“The unemployment timebomb is ticking”

“The unemployment timebomb is ticking”

A very important article from the Telegraph – in a financial tsunami, we should never think the first wave will be the last nor the biggest. İf the unemployment shoe has yet to really drop, this would clearly be a triggering event for new and greater financial decline in the near future.

Walking the streets of İstanbul this morning the signs of unemployed are apparent- men clustered in the shade of trees, sharing their consternation over cups of tea – others sat alone, lining the benches and retainer walls outside Sirkeci station, distant from the busying neighborhood, waiting.

Across from the station, in a little traingular park wedged between two big roads, there appears to be a never-ending gathering for the unemployed and newly arrived. Two years ago Marshall and İ walked through this same park passing uncomfortably through the same throng of men – perhaps now a hundred. At the time a man (perhaps the patron of the gathering) smiled at us as we passed and exclaimed “we`re finding people work!”

Last night, on the short taxi from Taksim over the golden horn to Sirkeci, my friendly but frustrated driver gave me an earful (partially understood, İ admit) of the current situation. He himself owned a furnature workshop (ahşap atölyesi) but said there were no orders for work and that the taxi was his only means. As we crossed the wide span of the Galata bridge, he threw up his hand at the sight of men, some with their families, lining the water-side railing of the bridge, fishing rods a loft, at 12 midnight. “Bak, işsizlik” (look…unemployment) he said with a vindicated look.


excuse the occacional misspelling and poor grammar – the Turkish keyboard is a bit all over the place compared to what İm used to.

2 Responses

  1. Chelsea says:

    The archaeology crew hired a lot of locals, maybe 40-50 men, I’m not sure what they did the rest of the year. My friend, one of the shovelers, also worked for a photography studio. A lot were farmers, more or less subsistence farmers, maybe with extra products like olive oil soap, or saplings to sell. I never asked about rent, or if most own their homes. The archaeology dig didn’t pay them much, according to how much I spent as a tourist. A lot of the commercial farmers had women working in the fields. Do you see any signs of unemployed women?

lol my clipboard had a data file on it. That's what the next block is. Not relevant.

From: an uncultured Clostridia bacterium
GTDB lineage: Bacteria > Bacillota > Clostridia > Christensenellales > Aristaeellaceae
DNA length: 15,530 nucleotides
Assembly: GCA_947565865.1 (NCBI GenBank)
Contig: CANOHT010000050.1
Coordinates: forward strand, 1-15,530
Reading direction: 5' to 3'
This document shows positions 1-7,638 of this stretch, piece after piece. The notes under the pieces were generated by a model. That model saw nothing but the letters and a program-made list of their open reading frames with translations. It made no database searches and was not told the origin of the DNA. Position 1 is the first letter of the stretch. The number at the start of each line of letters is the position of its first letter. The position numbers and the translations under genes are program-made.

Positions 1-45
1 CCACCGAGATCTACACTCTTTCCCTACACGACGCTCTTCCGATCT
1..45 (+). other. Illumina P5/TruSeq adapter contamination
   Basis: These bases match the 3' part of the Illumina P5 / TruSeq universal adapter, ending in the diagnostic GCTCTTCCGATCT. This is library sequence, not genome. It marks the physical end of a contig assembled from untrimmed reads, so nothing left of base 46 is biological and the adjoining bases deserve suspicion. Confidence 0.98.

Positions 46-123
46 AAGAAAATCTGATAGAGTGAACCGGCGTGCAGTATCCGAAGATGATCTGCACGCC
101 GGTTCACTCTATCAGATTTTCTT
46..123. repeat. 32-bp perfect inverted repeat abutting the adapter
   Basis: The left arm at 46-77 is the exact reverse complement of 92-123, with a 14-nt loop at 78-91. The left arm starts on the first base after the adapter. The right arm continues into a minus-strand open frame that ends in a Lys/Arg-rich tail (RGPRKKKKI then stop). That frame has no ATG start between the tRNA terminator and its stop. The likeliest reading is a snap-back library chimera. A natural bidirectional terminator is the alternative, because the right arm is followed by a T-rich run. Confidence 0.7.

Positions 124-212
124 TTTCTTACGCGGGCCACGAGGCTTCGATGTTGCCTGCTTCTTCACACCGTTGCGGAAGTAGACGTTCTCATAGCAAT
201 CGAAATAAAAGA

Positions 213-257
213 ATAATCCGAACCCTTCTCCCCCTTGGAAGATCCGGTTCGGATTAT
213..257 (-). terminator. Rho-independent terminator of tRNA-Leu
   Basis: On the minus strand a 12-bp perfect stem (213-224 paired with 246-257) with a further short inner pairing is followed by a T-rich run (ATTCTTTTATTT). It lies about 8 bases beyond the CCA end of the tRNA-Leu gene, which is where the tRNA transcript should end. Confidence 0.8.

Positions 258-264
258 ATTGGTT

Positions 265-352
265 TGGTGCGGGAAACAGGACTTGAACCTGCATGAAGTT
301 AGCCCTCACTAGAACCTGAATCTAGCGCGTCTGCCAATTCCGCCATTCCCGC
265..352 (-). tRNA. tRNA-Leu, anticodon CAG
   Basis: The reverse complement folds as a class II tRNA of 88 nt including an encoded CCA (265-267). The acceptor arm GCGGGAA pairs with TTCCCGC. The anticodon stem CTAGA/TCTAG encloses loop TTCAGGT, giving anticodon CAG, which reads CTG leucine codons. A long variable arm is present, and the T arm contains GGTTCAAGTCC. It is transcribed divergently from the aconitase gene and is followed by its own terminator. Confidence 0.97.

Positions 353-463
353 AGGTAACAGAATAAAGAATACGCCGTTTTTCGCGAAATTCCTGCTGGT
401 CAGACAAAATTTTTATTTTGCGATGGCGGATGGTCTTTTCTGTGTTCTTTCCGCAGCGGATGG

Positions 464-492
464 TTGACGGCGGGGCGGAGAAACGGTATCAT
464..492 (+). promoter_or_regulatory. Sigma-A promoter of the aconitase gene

• Reed says:

      Thanks for these insights Chelsea! The employment world in Turkey (i.e. how people come to work where they work and how they work in terms of city, industry, employer) has always been a mystery to me, and your thoughts here are helping me.

      Gulhane park in İstanbul is filled with massive chestnut trees that each fall drop a bonanza of fresh nuts on the ground and sure enough, come winter, there are many men selling fresh roasted chestnuts (from the same park İm not sure) in all areas of the city. Are these the same men who in Summer stand on street corners selling toys, razors, lighters or whatever came in on the last tanker from China? İf the restaurant down the street were hiring a waiter, would these men apply? Or would their clothes, accent (Spoken turkish reveals ones city/region of origin instantly, apparently) or other unspoken social-criteria disqualify them? How it all works İ do not know…but sure enough, around 7am, men and (some) women fill the dock area of Eminonu and the waiting hall of Sirkeci station as the first commuter boats and trains arrive, and within another hour the streets are humming, injected with hundreds of thousands, going to work.

      As for women’s access to the workplace…excellent question – İ need to learn more about this. A walk through the city shows me that yes, there are many women working in some professions, but that many professions are denied them and kept the sole domain of men – sad, because you know that most women here are prevented from reaching their real potential in life

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